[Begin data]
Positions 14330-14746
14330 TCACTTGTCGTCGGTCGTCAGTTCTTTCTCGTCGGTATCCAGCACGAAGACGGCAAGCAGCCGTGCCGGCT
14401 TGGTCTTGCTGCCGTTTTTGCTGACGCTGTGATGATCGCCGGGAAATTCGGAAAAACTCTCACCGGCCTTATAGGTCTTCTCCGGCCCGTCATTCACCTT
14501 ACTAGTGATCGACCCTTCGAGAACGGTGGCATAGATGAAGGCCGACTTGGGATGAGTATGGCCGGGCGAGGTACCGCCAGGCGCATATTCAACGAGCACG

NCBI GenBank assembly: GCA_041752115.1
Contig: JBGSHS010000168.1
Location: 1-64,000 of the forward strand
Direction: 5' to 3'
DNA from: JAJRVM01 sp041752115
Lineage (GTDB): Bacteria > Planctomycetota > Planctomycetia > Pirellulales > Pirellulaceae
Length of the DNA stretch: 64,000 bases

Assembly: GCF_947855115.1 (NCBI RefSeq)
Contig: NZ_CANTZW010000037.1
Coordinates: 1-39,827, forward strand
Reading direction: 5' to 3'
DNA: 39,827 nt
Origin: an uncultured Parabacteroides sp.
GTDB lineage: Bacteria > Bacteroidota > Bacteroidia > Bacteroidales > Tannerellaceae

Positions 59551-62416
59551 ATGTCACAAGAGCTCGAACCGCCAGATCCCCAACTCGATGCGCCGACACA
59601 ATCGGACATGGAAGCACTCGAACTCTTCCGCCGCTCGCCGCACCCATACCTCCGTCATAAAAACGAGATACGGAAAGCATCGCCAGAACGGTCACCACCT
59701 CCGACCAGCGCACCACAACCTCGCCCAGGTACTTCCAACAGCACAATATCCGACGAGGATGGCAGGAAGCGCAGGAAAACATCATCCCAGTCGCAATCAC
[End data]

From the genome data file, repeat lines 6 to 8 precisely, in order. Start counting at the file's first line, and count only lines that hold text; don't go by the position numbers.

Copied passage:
Contig: JBGSHS010000168.1
Location: 1-64,000 of the forward strand
Direction: 5' to 3'